Statement from the Director of Public Health

Staying Well This Winter

While winter may seem far away when we’re still enjoying the final few days of summer, it’s never too early to start thinking about ways to keep yourself healthy during the autumn and winter virus season.

This winter, most adults (those over 50, or with long term health conditions, and those who are carers or work in health and social care) will need two vaccines to keep them healthy and protect against two of these viruses – the seasonal flu jab and the COVID-19 booster.

One of these viruses is flu and it is not just a bad cold. The most common symptoms are fever, chills, headache, aches and pains in the joints and muscles, and extreme tiredness. Healthy individuals usually recover within 2 to 7 days, but it can increase the risk of developing more serious illnesses such as bronchitis and pneumonia, or can make existing conditions worse, so for some the disease can lead to hospitalisation, permanent disability or even death.

Covid is also still circulating in the borough so, while there has been a fall in Covid rates since my last statement, please don’t be complacent, as these rates are expected to rise again in the autumn and winter. Vaccines remain our best defence against Coronavirus, and this autumn we will be offering vaccination with an updated vaccine that has been developed to provide additional protection against the Omicron variant of covid-19.

Both vaccines will be available from GP surgeries and community pharmacies. Wherever we can, we will try to offer you both vaccines at the same time (one in each arm) to avoid you having to visit us twice, but we can’t guarantee that we will always have both vaccines available.

Eligible groups to receive both vaccines free of charge include:

  • Anyone living in a long-stay care home
  • Anyone aged over 50 (note that the Flu vaccine is prioritised for the over 65s until mid-October)
  • Anyone in a clinical risk group
  • Health and social care staff, unpaid carers, hospice staff and personal assistants
  • Pregnant women
  • Close contacts of immunocompromised patients.

In addition, children aged 2 or 3 years, primary school children and secondary school children in years 7-9 will be offered the nasal flu vaccine. This vaccine offer will be extended to older secondary school children after half-term if we have enough supplies. For school-age children, all vaccination will be offered through schools.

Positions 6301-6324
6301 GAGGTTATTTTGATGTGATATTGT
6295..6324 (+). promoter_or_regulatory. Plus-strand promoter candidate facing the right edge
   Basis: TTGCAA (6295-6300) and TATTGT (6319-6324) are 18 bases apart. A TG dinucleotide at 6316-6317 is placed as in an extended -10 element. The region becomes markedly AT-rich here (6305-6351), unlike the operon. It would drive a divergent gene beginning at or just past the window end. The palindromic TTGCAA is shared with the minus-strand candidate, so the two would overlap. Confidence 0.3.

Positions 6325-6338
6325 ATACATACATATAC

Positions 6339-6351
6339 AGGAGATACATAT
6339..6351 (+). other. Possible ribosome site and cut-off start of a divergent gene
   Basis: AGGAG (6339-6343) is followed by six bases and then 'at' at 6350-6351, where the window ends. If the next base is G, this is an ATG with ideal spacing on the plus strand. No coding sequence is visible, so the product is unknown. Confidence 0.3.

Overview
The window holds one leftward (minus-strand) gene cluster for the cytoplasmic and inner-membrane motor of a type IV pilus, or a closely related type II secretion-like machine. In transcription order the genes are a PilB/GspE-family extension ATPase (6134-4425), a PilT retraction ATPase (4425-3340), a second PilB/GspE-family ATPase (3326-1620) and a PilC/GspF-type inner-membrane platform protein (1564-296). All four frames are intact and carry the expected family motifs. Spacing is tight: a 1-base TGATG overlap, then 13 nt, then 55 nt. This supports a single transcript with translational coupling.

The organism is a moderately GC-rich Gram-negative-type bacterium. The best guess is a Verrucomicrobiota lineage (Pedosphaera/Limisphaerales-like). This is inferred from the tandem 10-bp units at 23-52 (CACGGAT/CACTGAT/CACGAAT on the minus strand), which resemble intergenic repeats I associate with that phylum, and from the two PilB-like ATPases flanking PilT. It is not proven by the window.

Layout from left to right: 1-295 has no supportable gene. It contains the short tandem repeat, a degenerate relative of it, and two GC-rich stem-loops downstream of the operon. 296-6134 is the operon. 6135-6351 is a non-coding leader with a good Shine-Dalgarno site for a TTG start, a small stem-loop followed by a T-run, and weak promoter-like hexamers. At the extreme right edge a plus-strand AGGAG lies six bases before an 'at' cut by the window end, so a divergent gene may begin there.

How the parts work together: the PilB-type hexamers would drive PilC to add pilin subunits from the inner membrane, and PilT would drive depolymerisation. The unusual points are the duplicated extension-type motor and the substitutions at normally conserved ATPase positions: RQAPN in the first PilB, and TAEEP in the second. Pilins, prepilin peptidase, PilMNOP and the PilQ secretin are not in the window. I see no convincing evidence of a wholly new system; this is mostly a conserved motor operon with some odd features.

Most Stockport residents who are eligible for vaccines will be invited by their GP surgery to attend for their flu and/or COVID-19 vaccines. Care home residents can receive their vaccines from 5 September onwards. For all other eligible groups, Covid-19 vaccines will also be available from community pharmacy from 12 September. Pregnant women can also access the flu vaccine through their midwife.

People who aren’t in the above groups can pay to receive the flu vaccine in pharmacies.

Please help to protect yourself and vulnerable members of the community by getting both vaccines if you’re eligible.

How to Get the Vaccine

We will be opening the One Stockport Hub again from 12 September every Monday, Tuesday and Saturday for a 12-week period for coronavirus vaccination. You can book online through the National Booking website, but we will also be offering vaccines on a walk in basis (limited by the stock available to us each day).

The current service at One Stockport Hub Covid-19 vaccination clinic will end when the clinic closes at the end of the day this Saturday (27 August) to allow us to prepare to run the new service from 12 September. This Saturday will therefore be the last opportunity for 5–11-year-olds to access the vaccine at this location, but a pre-bookable service for 5–11-year-olds will continue to be offered at Trinity Methodist Church on Sundays, from 9am to 6m. Please book here.

Full details of places to get a vaccination in Stockport, including many options available without prior booking, are on the council website.

Coronavirus update

The latest ONS infection survey suggests that around 2.6% of the population of the North West would test positive for COVID-19 on 6 August and in Stockport this equates to around 7,800 people. See the latest published data online.

While free PCR or lateral flow device testing is no longer be available for most people, they are still available to purchase, so if you do carry out an LFT test, please do continue to report the result.

If you do test positive, we advise that adults should isolate for 5 days and children for 3 days. After this period, you can end your isolation if you feel well and don’t have a temperature but should avoid contact with anyone who might be particularly vulnerable to COVID-19 until 10 days after your positive test.

So far, 87.5% of those aged 18+ and 87.1% of those aged 16 plus have received their first dose of the Covid-19 vaccine in Stockport. Also, 85.6% of those aged 18+ and 85% of those aged 16 plus have received their second dose. Also, 65.5% of healthy 12–15-year-olds have had a first dose and 53.5% have had their second dose. In addition, 73.7% of the adult population have had a booster dose and 72.5% of those aged 16 plus. Also, of those cohorts eligible, 84.9% have had a spring booster.

Don’t forget the basics of good hygiene. You can also still continue to adapt your behaviour to reduce the risk of catching and passing on COVID-19. The guidance on what you can do to keep yourself and others safe outlines these measures well and all of these behaviours can help to reduce the risk of infection and help us live safely with COVID-19.

*Data correct as of 19.8.22